Elwood Neff always liked trains, but the long-haul truck driver’s passion for them wasn’t kindled until he picked up a copy of Model Railroader magazine that he found at a truck stop in Tennessee. After that, he spent his free time playing around with small-scale model trains at his home in Indiana.
Over time, his interest in the hobby grew—literally. “My eyesight kind of forced me into large-scale,” he jokes. But of course large-scale model trains need large spaces to run in.
So when he retired, Elwood built a 24-by-48-foot train room that “looks pretty big empty, but filled up really, really fast.” His layout is fashioned after a logging and mining railroad, including a 12-stall roundhouse, which real railroads used when backing up a locomotive meant more than shifting to reverse.
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Not every railroading collector has the time or space for such layouts, but they all share a similar passion for miniature replicas of the big boys. According to estimates from hobbyist organizations like the National Model Railroad Association, there are as many as 100,000 model train enthusiasts, not including countless others who keep a cherished childhood set in the basement to bring out whenever the grandkids come over.
For model train hobbyists, there are two broad categories: collecting and building. Model railroaders are collectors, of course, often seeking a favorite childhood toy, a scale engine and cars that evoke other interests, or parts of a matched set that they’re on a hunt to complete. While a few collectors may only display their trains, most model railroaders operate their own miniature railroad empires, some letting their imaginations run wild with fantasy layouts; others recreating railroads they’ve read about or knew from childhood. These set-ups often run like the real thing, moving on meticulous timetables with scale goods being delivered logically to scale markets.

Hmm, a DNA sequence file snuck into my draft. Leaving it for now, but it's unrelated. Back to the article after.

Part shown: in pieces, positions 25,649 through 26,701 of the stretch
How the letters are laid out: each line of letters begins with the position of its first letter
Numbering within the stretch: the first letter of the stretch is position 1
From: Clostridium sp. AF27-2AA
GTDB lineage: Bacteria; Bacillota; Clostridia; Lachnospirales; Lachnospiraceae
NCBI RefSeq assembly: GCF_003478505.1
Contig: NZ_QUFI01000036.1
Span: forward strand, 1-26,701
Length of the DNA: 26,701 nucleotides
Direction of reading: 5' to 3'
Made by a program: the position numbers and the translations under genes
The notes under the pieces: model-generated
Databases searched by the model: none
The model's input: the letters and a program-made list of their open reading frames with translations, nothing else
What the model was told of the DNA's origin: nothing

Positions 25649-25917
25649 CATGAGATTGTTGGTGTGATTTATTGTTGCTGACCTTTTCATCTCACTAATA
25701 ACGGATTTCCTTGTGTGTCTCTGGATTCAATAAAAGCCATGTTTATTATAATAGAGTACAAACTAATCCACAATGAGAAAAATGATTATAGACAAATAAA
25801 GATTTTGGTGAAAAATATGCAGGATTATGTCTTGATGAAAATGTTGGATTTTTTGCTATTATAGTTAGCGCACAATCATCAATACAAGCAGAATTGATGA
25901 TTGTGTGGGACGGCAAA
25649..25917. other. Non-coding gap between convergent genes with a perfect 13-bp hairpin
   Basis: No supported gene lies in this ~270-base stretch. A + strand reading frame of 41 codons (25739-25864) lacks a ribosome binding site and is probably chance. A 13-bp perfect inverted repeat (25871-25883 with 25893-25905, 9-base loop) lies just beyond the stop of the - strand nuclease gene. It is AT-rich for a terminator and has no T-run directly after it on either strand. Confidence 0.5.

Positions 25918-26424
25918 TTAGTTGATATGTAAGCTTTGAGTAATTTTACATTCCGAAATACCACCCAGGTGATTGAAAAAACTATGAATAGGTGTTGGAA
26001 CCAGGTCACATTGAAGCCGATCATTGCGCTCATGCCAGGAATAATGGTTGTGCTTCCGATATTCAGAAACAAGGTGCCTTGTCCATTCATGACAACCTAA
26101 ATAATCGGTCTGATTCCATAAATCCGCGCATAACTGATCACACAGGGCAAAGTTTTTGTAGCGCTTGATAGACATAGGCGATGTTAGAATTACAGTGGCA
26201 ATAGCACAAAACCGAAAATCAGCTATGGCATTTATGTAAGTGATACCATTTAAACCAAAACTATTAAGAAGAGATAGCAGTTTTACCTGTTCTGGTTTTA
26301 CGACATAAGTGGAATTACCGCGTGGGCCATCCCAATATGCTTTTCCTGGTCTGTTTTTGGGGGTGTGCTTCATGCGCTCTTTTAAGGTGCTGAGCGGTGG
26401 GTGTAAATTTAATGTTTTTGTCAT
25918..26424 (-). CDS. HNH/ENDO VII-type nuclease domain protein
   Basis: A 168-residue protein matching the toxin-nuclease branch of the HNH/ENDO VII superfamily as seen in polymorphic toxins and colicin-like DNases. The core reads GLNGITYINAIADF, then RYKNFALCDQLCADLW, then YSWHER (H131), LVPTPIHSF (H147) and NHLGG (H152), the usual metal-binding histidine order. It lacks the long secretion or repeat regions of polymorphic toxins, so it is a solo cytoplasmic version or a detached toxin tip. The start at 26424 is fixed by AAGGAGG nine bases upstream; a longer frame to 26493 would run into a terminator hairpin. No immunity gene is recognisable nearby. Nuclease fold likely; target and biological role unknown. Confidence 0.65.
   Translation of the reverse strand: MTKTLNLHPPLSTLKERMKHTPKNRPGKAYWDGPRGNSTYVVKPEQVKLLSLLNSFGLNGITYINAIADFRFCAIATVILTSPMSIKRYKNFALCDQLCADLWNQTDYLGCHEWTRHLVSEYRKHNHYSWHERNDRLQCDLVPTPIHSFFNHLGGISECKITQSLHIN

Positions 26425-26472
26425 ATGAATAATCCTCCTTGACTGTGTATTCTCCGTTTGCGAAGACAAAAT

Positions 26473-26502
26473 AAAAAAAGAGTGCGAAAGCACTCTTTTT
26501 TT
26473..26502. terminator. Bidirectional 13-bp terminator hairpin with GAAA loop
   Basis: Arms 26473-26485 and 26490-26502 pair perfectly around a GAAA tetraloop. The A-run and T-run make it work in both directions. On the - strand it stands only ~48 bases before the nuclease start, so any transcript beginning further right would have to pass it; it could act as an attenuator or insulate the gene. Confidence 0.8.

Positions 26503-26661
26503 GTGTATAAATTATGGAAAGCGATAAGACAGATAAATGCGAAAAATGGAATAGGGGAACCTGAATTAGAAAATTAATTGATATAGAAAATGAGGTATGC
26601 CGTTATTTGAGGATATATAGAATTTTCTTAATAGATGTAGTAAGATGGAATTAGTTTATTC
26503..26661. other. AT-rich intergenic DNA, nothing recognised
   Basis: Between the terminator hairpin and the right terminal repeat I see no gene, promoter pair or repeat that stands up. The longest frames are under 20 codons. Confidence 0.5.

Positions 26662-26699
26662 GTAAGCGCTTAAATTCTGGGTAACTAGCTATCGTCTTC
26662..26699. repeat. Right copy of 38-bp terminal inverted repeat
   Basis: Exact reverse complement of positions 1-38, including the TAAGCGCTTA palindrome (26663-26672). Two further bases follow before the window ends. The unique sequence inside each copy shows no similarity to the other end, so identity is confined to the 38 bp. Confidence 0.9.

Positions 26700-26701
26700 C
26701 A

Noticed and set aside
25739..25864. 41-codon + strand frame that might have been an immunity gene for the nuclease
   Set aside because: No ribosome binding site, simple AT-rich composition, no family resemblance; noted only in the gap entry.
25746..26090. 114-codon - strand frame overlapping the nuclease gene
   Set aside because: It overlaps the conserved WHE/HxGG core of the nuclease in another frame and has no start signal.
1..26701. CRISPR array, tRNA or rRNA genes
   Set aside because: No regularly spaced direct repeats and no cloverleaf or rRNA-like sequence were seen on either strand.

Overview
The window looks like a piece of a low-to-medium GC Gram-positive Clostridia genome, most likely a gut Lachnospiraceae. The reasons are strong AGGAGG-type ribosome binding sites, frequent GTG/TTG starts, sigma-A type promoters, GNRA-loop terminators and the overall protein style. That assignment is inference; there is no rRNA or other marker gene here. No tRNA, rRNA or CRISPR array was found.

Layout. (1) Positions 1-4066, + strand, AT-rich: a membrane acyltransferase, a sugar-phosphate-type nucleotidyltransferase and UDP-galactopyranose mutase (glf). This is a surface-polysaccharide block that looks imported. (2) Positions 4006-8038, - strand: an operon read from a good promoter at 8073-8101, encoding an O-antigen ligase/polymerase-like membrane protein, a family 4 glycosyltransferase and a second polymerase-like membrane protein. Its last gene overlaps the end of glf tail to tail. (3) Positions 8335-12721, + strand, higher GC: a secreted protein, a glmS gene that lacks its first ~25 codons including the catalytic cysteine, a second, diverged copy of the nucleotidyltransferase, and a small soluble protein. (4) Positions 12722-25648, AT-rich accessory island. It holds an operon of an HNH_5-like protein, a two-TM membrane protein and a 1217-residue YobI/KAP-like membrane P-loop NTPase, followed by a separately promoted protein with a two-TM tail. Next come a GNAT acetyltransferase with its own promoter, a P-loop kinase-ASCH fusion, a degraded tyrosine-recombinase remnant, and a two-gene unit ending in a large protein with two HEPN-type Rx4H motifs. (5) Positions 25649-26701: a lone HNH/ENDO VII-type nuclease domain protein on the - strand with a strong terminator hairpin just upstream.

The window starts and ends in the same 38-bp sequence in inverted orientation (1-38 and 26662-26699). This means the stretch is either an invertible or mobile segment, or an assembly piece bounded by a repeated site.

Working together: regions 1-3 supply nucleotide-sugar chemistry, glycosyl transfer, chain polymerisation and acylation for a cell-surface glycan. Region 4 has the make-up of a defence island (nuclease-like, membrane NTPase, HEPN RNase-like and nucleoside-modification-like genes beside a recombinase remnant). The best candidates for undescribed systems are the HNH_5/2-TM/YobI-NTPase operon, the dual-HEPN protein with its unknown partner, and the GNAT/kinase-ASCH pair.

Model trains come in several sizes or scales, and many collectors start small and work their way up. Keith Lewis, for example, started with a train set his parents gave him one Christmas. He worked with HO scale (real size ratio, 1:87) for a while, but then saw a large G-scale set (real size ratio, 1:22) that made him sell all his other trains and start again. Keith also collects sets of Christmas-issue trains, and cars that are lettered for his home state of Delaware or that have his daughter Tiffany’s name on them. Like most hobbyists, Keith won’t buy an engine or car if he can’t display it as well as run it. But he keeps the original boxes, knowing that collectors value the packaging almost as much as the model itself.
If you set your mind to collecting or expanding on that old set in the basement, start by checking out local clubs and train shops or shows—you’ll find listings in your telephone directory, through ads in your local paper, or online at Web sites such as traincollectors.org or the National Model Railroad Association site, nmra.org.
But once you start down this track, it can become a lifelong pursuit, notes Elwood. “You never want to finish,” he says. “There’s always something you want to do next.”
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